- Bai, X.; Mamidala, P.; Rajarapu, S.P.; Jones, S.C.; Mittapalli, O. Transcriptomics of the bed bug (Cimex lectularius). PLOS One 2011, 6, e16336. [Google Scholar]
- Benoit, J.B.; Lopez-Martinez, G.; Teets, N.M.; Phillips, S.A.; Denlinger, D.L. Responses of the bed bug, Cimex lectularius, to temperature extremes and dehydration: Levels of tolerance, rapid cold hardening and expression of heat shock proteins. Med. Vet. Entomol. 2009, 23, 418–425. [Google Scholar]
- Yoon, K.S.; Kwon, D.H.; Strycharz, J.P.; Hollingsworth, C.S.; Lee, S.H.; Clark, J.M. Biochemical and molecular analysis of deltamethrin resistance in the common bed bug (Hemiptera: Cimicidae). J. Med. Entomol. 2008, 45, 1092–1101. [Google Scholar]
- Francischetti, I.M.; Calvo, E.; Andersen, J.F.; Pham, V.M.; Favreau, A.J.; Barbian, K.D.; Romero, A.; Valenzuela, J.G.; Ribeiro, J.M. Insight into the sialome of the bed bug, Cimex lectularius. J. Proteome. Res. 2010, 9, 3820–3831. [Google Scholar]
- Stutt, A.D.; Siva-Jothy, M.T. Traumatic insemination and sexual conflict in the bed bug Cimex lectularius. Proc. Natl. Acad. Sci. USA 2001, 98, 5683–5687. [Google Scholar]
- Siva-Jothy, M.T. Trauma, disease and collateral damage: conflict in cimicids. Philos. Trans. R. Soc. Lond. B. Biol. Sci. 2006, 361, 269–275. [Google Scholar]
- Reinhardt, K.; Naylor, R.A.; Siva-Jothy, M.T. Potential sexual transmission of environmental microbes in a traumatically inseminating insect. Ecol. Entomol. 2005, 30, 607–611. [Google Scholar]
- Reinhardt, K.; Harney, E.; Naylor, R.; Gorb, S.; Siva-Jothy, M.T. Female-limited polymorphism in the copulatory organ of a traumatically inseminating insect. Amer. Nat. 2007, 170, 931–935. [Google Scholar]
- Reinhardt, K.; Naylor, R.A.; Siva-Jothy, M.T. Situation Exploitation: Higher male mating muccess when female resistance is reduced by feeding. Evolution 2009, 63, 29–39. [Google Scholar]
- Otti, O.; Naylor, R.A.; Siva-Jothy, M.T.; Reinhardt, K. Bacteriolytic activity in the ejaculate of an Insect. Amer. Nat. 2009, 174, 292–295. [Google Scholar]
- Reinhardt, K.; Naylor, R.A.; Siva-Jothy, M.T. Ejaculate components delay reproductive senescence while elevating female reproductive rate of an insect. Proc. Natl. Acad. Sci. USA 2009, 106, 21743–21747. [Google Scholar]
- Benoit, J.B.; Del Grosso, N.A.; Yoder, J.A.; Denlinger, D.L. Resistance to dehydration between bouts of blood feeding in the bed bug, Cimex lectularius, is enhanced by water conservation, aggregation, and quiescence. Amer. J. Trop. Med. Hyg. 2007, 76, 987–993. [Google Scholar]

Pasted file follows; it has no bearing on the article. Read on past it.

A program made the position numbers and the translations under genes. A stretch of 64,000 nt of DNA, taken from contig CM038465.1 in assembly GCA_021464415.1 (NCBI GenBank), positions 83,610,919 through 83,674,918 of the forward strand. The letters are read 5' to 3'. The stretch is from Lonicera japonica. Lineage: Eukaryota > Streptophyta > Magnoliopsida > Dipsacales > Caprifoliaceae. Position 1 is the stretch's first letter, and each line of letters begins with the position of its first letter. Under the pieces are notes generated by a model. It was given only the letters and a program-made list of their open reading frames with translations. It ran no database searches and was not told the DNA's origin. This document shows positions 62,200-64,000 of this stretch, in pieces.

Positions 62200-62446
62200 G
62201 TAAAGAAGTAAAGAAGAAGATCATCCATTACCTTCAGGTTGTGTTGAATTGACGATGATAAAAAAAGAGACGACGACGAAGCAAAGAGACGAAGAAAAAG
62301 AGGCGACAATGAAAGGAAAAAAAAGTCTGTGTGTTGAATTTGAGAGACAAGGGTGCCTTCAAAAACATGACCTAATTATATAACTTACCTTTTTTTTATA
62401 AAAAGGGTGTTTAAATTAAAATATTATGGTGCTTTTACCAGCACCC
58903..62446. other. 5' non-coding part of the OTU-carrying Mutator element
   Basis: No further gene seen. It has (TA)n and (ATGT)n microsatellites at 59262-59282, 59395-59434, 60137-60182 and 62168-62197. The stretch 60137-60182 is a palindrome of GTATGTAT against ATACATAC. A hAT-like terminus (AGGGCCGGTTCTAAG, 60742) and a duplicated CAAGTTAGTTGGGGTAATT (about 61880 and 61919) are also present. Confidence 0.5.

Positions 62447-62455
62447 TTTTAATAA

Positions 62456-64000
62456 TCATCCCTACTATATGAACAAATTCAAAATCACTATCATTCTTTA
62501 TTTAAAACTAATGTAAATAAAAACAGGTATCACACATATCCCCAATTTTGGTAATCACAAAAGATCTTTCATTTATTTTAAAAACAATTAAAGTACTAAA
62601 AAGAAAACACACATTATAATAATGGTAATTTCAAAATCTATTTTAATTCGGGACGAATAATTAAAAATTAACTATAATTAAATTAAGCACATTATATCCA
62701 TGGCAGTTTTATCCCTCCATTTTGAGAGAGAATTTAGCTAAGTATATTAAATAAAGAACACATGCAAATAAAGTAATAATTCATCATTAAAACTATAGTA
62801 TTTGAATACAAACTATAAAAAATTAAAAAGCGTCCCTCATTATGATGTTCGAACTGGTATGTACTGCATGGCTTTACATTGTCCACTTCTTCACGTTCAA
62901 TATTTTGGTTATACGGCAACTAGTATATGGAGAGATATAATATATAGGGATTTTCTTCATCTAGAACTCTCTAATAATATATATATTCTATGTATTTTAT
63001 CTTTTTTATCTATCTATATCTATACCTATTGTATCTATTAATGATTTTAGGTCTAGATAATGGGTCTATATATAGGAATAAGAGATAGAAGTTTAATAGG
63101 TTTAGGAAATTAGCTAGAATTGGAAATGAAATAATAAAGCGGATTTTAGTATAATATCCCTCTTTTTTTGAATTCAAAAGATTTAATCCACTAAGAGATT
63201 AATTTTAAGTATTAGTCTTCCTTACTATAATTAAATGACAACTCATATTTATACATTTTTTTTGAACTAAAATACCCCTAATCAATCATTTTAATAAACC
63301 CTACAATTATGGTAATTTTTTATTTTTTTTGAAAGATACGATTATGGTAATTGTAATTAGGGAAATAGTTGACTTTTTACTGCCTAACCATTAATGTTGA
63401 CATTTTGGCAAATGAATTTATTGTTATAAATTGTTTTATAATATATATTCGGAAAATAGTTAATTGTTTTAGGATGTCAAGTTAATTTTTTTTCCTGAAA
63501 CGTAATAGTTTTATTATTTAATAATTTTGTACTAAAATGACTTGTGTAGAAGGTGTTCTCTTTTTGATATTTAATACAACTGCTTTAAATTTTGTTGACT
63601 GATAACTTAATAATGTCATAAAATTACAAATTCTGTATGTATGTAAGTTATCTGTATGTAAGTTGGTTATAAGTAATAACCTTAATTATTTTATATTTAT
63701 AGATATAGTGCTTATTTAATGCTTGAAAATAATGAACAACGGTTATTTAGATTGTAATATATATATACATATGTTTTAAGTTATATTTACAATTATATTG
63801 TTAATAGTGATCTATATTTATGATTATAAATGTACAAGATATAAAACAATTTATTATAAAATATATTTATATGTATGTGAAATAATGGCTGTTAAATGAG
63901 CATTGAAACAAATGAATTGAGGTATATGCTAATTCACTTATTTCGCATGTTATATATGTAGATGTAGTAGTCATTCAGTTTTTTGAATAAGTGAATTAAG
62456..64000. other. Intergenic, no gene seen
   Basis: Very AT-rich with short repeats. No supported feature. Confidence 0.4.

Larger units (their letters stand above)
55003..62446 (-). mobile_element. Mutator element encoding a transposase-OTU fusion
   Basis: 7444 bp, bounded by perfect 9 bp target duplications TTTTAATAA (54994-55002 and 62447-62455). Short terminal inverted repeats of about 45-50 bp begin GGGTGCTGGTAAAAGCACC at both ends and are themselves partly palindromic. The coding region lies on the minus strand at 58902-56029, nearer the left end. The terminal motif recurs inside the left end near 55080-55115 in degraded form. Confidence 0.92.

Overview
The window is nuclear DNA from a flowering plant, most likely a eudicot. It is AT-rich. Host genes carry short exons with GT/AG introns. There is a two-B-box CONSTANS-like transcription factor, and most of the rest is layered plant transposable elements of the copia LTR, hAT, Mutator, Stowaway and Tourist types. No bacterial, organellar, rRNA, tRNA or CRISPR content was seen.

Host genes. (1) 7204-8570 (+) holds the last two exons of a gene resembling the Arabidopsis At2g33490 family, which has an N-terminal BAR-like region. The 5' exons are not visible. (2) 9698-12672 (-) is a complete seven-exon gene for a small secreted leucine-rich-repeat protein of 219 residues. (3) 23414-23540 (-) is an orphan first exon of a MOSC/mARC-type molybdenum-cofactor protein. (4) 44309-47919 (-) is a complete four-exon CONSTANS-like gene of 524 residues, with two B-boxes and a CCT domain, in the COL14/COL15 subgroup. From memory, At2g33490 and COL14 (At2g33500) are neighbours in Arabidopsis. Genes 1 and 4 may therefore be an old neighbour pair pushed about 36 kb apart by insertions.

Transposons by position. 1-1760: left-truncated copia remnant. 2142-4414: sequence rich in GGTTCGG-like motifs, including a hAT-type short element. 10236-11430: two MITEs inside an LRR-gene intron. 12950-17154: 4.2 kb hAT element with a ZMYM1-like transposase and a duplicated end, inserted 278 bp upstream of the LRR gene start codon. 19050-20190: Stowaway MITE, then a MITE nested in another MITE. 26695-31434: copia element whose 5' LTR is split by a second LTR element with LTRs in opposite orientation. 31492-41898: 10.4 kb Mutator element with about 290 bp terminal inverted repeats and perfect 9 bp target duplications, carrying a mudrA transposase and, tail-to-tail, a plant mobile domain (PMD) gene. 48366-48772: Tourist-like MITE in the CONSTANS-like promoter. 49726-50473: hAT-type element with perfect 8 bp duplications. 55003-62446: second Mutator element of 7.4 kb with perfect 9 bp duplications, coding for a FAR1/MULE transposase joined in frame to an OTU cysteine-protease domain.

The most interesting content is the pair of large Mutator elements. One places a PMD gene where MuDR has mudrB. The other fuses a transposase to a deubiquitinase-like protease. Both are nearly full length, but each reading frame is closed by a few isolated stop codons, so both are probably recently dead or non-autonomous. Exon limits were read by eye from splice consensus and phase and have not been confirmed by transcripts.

- Benoit, J.B.; Phillips, S.A.; Croxall, T.J.; Christensen, B.S.; Yoder, J.A.; Denlinger, D.L. Addition of alarm pheromone components improves the effectiveness of desiccant dusts against Cimex lectularius. J. Med. Entomol. 2009, 46, 572–579. [Google Scholar]
- Johnson, C.G. The ecology of the bed-bug, Cimex lectularius L, in Britain-Report on research, 1935-40. J. Hygiene 1941, 41, 345–461. [Google Scholar]
- How, Y.F.; Lee, C.Y. Effects of Temperature and Humidity on the Survival and Water Loss of Cimex hemipterus (Hemiptera: Cimicidae). J. Med. Entomol. 2010, 47, 987–995. [Google Scholar]
- How, Y.F.; Lee, C.Y. Fecundity, nymphal development and longevity of field-collected tropical bedbugs, Cimex hemipterus. Med. Vet. Entomol. 2010, 24, 108–116. [Google Scholar]
- Siljander, E.; Gries, R.; Khaskin, G.; Gries, G. Identification of the airborne aggregation pheromone of the common bed bug, Cimex lectularius. J. Chem. Ecol. 2008, 34, 708–718. [Google Scholar]
- Rivnay, E. The tropism effecting copulation in the bed bug. Psyche 1933, 40, 115–120. [Google Scholar]
- Davis, N.T. The morphology and functional anatomy of the male and female reproductive systems of Cimex lectularius L. (Heteroptera, Cimicidae). Ann. Entomol. Soc. Amer. 1956, 49, 466–493. [Google Scholar]
- Khalifa, A. A contribution to the study of reproduction in the bed bug (Cimex lectularius L.). Bull. Soc. Entomol. 1952, 36, 311–316. [Google Scholar]
- Mellanby, K. Fertilization and egg production in the bed bug (Cimex lectularius L.). Parasitology 1939, 31, 193–199. [Google Scholar]
- Lehane, M.J. Biology of Blood-Sucking Insects, 2nd ed.; Cambridge University Press: Cambridge, UK, 2005. [Google Scholar]
- Tawfik, M.S. Feeding mechanisms and the forces involved in some blood-sucking insects. Quaest. Entomol. 1968, 4, 92–111. [Google Scholar]
- Buchner, P. Endosymbiosis of Animals with Plant Microorganisms; Interscience Publishers/John Wiley: New York, NY, USA, 1965. [Google Scholar]
- Hosokawa, T.; Koga, R.; Kikuchi, Y.; Meng, X.Y.; Fukatsu, T. Wolbachia as a bacteriocyte-associated nutritional mutualist. Proc. Natl. Acad. Sci. USA 2010, 107, 769–774. [Google Scholar]
- Hypsa, V.; Aksoy, S. Phylogenetic characterization of two transovarially transmitted endosymbionts of the bedbug Cimex lectularius (Heteroptera: Cimicidae). Insect Mol. Biol. 1997, 6, 301–304. [Google Scholar]
- Rasgon, J.L.; Scott, T.W. Phylogenetic characterization of Wolbachia symbionts infecting Cimex lectularius L. and Oeciacus vicarius Horvath (Hemiptera : Cimicidae). J. Med. Entomol. 2004, 41, 1175–1178. [Google Scholar]